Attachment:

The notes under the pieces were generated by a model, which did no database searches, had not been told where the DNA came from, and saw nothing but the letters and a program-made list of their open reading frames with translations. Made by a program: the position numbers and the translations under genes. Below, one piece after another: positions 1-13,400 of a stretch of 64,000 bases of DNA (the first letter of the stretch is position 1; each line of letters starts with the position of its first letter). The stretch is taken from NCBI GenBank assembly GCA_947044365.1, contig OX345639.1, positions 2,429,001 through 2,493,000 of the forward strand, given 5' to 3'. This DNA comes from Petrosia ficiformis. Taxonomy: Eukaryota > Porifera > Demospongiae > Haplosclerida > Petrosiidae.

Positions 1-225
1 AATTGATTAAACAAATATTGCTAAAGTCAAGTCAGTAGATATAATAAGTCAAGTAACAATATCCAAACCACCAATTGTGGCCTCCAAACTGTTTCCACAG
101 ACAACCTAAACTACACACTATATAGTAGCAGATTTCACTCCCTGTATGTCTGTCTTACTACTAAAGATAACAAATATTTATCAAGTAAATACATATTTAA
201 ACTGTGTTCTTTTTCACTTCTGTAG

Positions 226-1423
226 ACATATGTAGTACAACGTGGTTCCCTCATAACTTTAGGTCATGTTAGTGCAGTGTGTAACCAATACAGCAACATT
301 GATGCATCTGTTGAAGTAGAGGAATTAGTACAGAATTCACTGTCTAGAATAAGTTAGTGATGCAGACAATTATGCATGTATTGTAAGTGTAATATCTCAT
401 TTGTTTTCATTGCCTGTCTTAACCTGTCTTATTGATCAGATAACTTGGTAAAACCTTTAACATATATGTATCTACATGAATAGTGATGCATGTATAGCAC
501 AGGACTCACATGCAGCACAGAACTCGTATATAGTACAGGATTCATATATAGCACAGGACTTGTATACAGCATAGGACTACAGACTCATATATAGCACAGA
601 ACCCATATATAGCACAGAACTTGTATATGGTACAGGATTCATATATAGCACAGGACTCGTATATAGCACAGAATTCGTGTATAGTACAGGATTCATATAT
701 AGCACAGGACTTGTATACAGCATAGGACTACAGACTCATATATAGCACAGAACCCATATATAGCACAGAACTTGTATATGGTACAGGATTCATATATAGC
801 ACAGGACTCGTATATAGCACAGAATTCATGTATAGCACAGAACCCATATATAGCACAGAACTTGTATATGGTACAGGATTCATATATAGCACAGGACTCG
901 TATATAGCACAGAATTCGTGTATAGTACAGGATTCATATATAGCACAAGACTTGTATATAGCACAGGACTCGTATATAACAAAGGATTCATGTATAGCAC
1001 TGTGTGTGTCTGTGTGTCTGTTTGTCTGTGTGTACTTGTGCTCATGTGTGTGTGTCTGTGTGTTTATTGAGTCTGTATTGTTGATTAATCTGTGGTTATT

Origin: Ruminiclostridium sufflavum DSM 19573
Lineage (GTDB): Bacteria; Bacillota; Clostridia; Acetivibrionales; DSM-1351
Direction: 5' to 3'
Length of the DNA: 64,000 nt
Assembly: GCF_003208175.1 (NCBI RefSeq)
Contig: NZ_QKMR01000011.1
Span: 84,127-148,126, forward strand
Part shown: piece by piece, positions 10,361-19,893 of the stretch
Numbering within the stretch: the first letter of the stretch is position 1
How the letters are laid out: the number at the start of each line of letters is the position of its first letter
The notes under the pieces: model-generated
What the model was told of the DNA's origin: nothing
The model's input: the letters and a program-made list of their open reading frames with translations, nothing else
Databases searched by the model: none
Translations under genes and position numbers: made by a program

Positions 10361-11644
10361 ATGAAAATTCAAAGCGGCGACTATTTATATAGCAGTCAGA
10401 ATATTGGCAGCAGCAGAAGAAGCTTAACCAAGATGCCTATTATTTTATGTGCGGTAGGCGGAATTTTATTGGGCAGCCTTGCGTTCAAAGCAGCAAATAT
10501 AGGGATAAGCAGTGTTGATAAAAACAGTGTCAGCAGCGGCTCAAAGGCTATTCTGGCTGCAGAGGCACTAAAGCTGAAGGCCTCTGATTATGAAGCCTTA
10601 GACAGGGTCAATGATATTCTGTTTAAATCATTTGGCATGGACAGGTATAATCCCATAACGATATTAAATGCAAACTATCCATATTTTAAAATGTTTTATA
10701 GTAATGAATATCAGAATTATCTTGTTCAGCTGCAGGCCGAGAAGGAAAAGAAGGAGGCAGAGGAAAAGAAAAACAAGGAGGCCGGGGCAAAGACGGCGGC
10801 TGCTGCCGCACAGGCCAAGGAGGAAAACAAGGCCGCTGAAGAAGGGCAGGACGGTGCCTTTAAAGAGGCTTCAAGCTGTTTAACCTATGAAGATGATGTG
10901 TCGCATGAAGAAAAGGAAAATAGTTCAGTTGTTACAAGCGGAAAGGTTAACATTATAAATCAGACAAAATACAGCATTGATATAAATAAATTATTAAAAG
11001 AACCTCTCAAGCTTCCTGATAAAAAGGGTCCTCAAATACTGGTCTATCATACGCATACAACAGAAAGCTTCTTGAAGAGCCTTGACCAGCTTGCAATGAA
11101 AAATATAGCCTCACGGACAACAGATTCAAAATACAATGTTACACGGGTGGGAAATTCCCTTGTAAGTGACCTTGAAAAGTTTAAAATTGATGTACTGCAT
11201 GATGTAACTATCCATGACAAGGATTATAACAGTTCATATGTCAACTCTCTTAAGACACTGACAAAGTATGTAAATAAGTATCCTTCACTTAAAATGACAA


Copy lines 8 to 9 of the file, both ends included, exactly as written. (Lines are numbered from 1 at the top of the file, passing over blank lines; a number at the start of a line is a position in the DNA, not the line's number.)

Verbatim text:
301 GATGCATCTGTTGAAGTAGAGGAATTAGTACAGAATTCACTGTCTAGAATAAGTTAGTGATGCAGACAATTATGCATGTATTGTAAGTGTAATATCTCAT
401 TTGTTTTCATTGCCTGTCTTAACCTGTCTTATTGATCAGATAACTTGGTAAAACCTTTAACATATATGTATCTACATGAATAGTGATGCATGTATAGCAC